In the order disposing of the appeal on 14.11.2000, it is clearly stated that the High Court quashed the impugned notification following its earlier decision in Banwari Lal's case; the subject matter including the notification under the Act was the same except that in Banwari Lal's case, it was the Govt. housing for the officers while in the Shakuntala Gupta's case, it is housing for the offices. No sustainable ground was found in the appeal to make any distinction or difference between the case of Banwari Lal and Shakuntala Gupta. In review, this order was not disturbed. In Banwari Lal's case on the facts found and looking to the circumstances in the background of lapsing of the Requisitioning Act and taking note of laxity and lethargy on the part of the officers, the Court concluded that there existed no urgency to invoke Section 17(1) of the Act. This notification was struck down not merely on the ground that the existence of urgency is not stated in the impugned notification. The ground of urgency was common to all 14 properties. It is not the case that the ground of urgency was different in respect of different properties which fact is clear from the composite notification. Further it was also not shown either in Banwari Lal's case or in Shakuntala Gupta's case if the ground of urgency was different in respect of different properties. In this view and looking to what is stated in paragraph 15, extracted above, we find substantial force in the preliminary objection raised on behalf of the respondents. However, in the light of arguments advanced at length, we wish to deal with them.

The provisions of the Act, to the extent they are relevant, are reproduced hereunder:- "Section 4 - Publication of preliminary notification and powers of officers thereupon

(1) Whenever it appears to the (appropriate Government) that land in any locality (is needed or) is likely to be needed for any public purpose (or for a company) a notification to that effect shall be published in the Official Gazette ( and in two daily newspapers circulating in that locality of which at least one shall be in the regional language) and the Collector shall cause public notice of the substance of such notification to be given at convenient places in the said locality (the last of the dates of such publication and the giving of such public notice, being hereinafter referred to as the date of the publication of the notification).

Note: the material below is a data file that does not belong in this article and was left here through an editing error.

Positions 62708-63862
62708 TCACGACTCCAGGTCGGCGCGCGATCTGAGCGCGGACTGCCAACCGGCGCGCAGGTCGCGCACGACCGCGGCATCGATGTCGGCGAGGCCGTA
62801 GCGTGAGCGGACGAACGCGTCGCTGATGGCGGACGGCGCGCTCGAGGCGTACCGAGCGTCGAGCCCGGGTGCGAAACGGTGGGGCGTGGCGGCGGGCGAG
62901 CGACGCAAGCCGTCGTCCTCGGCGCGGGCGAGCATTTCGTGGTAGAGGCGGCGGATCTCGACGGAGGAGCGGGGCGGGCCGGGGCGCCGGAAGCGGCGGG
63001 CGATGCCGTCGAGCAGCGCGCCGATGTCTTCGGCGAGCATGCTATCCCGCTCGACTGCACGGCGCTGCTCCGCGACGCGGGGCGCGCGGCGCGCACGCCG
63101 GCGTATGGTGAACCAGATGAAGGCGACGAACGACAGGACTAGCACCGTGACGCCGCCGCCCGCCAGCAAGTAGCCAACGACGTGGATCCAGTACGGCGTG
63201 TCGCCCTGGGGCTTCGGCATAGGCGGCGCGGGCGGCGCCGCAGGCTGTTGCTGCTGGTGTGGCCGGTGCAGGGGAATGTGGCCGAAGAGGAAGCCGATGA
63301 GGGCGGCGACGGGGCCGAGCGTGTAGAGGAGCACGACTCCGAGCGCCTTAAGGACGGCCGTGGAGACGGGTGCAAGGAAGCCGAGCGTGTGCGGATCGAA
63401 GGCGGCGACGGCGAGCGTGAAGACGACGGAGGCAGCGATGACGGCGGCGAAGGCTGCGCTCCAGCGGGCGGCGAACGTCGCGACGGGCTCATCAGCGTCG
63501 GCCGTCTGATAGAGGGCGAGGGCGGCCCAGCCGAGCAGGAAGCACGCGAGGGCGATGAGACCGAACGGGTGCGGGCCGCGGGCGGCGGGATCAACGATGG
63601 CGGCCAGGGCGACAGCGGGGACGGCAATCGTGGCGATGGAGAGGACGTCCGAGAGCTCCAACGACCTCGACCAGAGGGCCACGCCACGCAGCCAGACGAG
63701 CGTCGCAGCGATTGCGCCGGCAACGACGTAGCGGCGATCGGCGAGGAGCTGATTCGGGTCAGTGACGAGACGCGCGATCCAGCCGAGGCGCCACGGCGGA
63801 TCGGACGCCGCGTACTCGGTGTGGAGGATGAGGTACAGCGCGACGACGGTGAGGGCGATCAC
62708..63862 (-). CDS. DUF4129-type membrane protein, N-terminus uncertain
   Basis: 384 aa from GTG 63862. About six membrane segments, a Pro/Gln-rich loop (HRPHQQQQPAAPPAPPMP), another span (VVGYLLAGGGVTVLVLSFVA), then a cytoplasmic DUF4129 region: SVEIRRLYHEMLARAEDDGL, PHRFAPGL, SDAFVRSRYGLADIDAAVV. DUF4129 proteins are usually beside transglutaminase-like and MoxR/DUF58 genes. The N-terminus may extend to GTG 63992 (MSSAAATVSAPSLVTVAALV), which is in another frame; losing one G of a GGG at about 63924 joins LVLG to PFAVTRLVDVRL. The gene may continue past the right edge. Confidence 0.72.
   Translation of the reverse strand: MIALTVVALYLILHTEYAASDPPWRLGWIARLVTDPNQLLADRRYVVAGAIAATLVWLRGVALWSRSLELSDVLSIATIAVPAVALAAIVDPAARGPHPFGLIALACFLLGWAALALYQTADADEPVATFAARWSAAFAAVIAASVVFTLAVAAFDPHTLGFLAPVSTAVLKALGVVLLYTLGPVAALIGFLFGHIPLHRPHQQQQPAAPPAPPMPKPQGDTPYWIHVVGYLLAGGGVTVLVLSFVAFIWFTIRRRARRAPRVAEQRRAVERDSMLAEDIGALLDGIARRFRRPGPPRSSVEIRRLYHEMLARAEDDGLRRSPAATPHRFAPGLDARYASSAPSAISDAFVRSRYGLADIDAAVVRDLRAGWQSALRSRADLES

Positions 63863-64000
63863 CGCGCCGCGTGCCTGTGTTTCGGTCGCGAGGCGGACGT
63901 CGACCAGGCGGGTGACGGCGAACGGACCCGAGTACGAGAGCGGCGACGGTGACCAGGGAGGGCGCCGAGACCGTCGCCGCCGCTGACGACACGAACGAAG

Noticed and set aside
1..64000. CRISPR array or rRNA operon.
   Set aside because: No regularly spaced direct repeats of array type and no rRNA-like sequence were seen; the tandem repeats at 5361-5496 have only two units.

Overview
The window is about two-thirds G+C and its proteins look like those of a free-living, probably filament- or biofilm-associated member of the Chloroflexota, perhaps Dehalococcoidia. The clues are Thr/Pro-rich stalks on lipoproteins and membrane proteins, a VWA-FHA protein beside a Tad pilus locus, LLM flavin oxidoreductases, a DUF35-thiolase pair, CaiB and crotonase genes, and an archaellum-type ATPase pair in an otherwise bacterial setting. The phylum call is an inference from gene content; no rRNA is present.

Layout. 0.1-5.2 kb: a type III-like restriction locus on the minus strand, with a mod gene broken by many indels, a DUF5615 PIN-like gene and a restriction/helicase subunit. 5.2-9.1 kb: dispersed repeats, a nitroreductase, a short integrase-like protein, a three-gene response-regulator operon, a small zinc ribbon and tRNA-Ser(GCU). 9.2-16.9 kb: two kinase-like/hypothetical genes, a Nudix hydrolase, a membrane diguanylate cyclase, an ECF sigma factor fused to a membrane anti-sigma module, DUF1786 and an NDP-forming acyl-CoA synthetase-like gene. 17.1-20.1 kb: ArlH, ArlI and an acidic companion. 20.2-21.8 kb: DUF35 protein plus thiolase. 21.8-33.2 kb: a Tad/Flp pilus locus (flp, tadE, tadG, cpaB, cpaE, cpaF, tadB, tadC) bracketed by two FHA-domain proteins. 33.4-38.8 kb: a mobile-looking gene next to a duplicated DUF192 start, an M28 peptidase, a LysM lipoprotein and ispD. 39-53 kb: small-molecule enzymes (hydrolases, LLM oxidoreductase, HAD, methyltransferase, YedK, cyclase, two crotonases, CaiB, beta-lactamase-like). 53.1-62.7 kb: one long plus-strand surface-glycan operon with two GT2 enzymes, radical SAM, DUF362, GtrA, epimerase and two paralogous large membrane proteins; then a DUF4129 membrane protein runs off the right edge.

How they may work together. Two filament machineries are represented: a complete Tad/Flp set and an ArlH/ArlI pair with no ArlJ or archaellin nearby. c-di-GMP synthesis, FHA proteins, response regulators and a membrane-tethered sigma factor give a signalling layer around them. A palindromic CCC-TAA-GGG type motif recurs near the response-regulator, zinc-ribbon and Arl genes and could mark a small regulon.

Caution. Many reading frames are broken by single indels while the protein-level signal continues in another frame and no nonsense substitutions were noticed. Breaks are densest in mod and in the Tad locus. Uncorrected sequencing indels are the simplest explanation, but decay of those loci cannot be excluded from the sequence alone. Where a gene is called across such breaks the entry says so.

(2) Thereupon it shall be lawful for any officer, either generally or specially authorized by such Government in this behalf, and for his servants and workmen, - to enter upon and survey and take levels of any land in such locality;

to dig or bore in the subsoil;

to do all other acts necessary to ascertain whether the land is adapted for such purpose;

to set out the boundaries of the land proposed to be taken and the intended line of the work (if any proposed to be made thereon);

to make such levels, boundaries and line by placing marks and cutting trenches; and where otherwise the survey cannot be completed and the levels taken and the boundaries and lines marked, to cut down and clear away any part of the standing crop, fence of jungle;

provided that no person shall enter into any building or upon any other enclosed court or garden attached to a dwelling house (unless with the consent of the occupier thereof) without previously giving such occupier at least seven days' notice in writing of his intention to do so." "Section 5A - Hearing of objections

(1) Any person interested in any land which has been notified under Section 4, sub- section (1), as being needed or likely to be needed for a public purpose or for a company may, within thirty days from the date of the publication of the notification, object to the acquisition of the land or of any land in the locality, as the case may be.